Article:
CANADA FX DEBT-C$ holds near 2-1/2-month high as oil advances

    * Canadian dollar at C$1.2527, or 79.83 U.S. cents
    * Loonie hits strongest since Oct 20 at C$1.2499
    * Bond prices higher across the yield curve

    TORONTO, Jan 3 (Reuters) - The Canadian dollar dipped
against its U.S. counterpart on Wednesday, but held near an
earlier 2-1/2-month high as oil prices climbed.
    The U.S. dollar        pared some recent losses against a
basket of major currencies as investors consolidated positions
before manufacturing data and minutes of a December U.S. Federal
Reserve meeting due later in the day.                 
    The price of oil, one of Canada's major exports, rose to new
two-and-a-half year highs as robust output in the United States
and Russia balanced tensions from a sixth day of unrest in OPEC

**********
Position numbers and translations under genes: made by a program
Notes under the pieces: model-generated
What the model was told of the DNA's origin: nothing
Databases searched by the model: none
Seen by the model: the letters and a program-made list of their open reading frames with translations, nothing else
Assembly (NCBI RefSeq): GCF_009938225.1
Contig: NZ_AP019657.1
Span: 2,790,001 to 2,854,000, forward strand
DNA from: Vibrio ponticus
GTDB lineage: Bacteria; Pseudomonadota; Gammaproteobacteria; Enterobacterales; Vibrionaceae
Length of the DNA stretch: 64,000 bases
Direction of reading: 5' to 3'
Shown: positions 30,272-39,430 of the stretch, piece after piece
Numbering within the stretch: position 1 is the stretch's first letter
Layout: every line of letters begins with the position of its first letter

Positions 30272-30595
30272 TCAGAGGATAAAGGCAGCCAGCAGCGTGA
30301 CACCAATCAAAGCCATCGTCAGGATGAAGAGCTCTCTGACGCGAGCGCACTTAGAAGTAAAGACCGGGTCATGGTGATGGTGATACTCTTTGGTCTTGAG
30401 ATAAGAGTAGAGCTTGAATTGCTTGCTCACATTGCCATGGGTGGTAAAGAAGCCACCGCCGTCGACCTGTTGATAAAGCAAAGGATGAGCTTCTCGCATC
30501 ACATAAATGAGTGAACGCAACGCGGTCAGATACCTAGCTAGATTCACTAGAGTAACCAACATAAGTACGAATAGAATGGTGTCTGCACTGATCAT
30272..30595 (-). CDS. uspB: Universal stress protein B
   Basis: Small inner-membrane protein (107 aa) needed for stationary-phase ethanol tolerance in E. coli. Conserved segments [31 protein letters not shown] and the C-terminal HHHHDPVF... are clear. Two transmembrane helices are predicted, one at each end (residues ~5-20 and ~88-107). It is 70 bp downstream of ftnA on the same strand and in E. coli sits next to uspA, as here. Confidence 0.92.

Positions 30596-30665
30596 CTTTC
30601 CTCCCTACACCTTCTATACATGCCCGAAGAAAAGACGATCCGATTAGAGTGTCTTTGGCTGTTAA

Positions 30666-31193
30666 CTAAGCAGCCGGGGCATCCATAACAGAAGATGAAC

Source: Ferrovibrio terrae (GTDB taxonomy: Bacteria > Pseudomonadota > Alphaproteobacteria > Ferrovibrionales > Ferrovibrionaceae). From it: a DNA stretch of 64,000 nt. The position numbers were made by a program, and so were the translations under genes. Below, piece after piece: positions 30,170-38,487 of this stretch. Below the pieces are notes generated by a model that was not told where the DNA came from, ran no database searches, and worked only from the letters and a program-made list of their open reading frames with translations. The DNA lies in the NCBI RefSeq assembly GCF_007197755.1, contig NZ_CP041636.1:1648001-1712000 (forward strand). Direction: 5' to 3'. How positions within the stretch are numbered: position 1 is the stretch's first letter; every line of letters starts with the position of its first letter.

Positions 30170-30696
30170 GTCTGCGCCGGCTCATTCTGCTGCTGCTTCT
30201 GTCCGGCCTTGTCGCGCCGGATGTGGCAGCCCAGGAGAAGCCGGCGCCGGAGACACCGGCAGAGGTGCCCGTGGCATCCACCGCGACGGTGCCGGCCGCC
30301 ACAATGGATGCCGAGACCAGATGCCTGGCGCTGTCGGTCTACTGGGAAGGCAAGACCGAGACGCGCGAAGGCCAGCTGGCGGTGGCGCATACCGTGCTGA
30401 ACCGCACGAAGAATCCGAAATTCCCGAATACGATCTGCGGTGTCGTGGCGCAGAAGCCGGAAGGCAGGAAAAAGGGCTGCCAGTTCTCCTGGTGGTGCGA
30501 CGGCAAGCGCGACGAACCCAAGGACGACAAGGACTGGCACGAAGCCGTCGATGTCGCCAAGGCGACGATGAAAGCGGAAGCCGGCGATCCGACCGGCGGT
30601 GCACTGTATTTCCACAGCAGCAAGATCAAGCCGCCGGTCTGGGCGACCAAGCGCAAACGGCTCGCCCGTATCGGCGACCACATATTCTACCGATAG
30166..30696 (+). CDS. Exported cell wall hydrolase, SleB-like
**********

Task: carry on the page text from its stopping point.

member Iran.             
    U.S. crude        prices were up 0.91 percent at $60.92 a
    At 9:29 a.m. EST (1429 GMT), the Canadian dollar         
was trading at C$1.2527 to the greenback, or 79.83 U.S. cents,
down 0.1 percent.
    The currency traded in a narrow range between C$1.2499 - its
strongest since Oct. 20 - and C$1.2532.
    Canada's employment report for December and November trade
data are due on Friday, which could help guide expectations for
additional Bank of Canada interest rate hikes this year.
    The central bank raised its benchmark interest rate for the
first time in seven years in July and then again in September,
to leave it at 1 percent. Money markets expect three further
rate hikes in 2018.
    Canadian government bond prices were higher across the yield
curve, with the two-year            up 2 Canadian cents to yield
1.692 percent and the 10-year             rising 8 Canadian
cents to yield 2.071 percent.
    On Tuesday, the 10-year yield touched its highest in more
than two months at 2.093 percent.    

 (Reporting by Fergal Smith; Editing by Bernadette Baum)